kat recently posted…Vegan PB&J BarsMy Profile

  6. Excellent post, Kate. It makes sense why many people would dismiss, not understand, or even negatively comment about such a thing as “orthorexia.” Because they can ever only see what is on the outside. And orthorexia is about whats happening on the inside. No one who hasn’t suffered, like you said, can actually fathom the inner turmoil that goes on and how crippling it can be. I’ve accepted that most people will not understand. As long as those who suffer know it is not healthy and know they need help, that is what’s important.
    Cora recently posted…Week In Review: Back At It With Mess, Scones, and Starting FreshMy Profile

  7. Wonderful post Kate. I have suffered from orthorexia, and it is so isolating, crippling, and limiting like you said. It is so hard to escape your brain with orthorexia because you are always so fixated on food. My favorite ways to stay balanced are to go with the flow around food, eat what I crave, get in my fruits and veggies, and to not let food have such a big role in my life!
    Lyss recently posted…MHM 9/5/16: Bikini competitions?My Profile

  8. Hi Kate-

    Thank you so much for this post. I am currently recovering from an eating disorder and you are completely correct when you say that, for better or worse, it is difficult for someone to know what it is like if they have never had one. I have followed your blog and instagram for some time and really admire how you have overcome your past. You show that it really is possible. You have no idea how much hope this gives me. Best of luck in your new home and job!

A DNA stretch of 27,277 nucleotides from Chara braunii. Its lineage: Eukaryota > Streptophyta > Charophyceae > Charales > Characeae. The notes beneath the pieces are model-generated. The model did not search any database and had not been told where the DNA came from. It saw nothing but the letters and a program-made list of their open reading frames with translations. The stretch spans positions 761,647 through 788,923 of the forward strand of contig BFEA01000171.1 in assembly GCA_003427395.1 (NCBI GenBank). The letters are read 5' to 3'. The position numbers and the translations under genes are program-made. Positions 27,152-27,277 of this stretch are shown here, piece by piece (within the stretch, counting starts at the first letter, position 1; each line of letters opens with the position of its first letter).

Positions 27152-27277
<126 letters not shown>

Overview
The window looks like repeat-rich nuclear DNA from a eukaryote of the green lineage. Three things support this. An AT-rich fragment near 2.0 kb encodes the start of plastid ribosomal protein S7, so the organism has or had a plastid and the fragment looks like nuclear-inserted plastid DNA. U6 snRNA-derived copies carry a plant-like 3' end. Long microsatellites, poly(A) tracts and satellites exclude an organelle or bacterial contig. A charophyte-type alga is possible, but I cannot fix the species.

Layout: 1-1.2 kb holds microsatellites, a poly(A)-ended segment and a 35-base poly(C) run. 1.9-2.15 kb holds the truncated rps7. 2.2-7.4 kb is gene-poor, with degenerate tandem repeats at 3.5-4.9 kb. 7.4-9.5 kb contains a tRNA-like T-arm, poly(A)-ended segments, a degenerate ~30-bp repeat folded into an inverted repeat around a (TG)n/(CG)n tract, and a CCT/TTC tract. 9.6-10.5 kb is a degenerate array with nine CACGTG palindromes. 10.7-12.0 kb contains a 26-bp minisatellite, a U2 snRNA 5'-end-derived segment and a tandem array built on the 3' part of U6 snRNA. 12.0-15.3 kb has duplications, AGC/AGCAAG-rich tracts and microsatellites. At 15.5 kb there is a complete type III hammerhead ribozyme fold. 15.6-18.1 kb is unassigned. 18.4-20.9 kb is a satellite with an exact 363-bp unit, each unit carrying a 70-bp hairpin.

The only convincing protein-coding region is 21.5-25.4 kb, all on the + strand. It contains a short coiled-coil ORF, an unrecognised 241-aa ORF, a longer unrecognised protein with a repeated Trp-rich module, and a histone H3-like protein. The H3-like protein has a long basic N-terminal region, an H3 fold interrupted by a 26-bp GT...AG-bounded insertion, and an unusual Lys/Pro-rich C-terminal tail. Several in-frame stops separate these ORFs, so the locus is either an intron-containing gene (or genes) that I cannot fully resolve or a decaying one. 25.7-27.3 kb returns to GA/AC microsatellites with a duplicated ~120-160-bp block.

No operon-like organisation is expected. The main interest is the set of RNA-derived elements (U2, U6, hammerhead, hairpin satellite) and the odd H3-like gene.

9. The way you explained this is so kind and informative Kate; I would probably say that this was me to a T for so many years. I didn’t spend time with my family enjoying food, because I was too busy making sure that it was healthy or calculating the calories online. Food was not a joy or a gift but a fixation, an idol, an obsession. Being able to break free because of Jesus Christ, has been one of the most amazing things that has ever happened to me, and reading this makes me think of all the years that the locusts have eaten, and yet all the years that God has restored.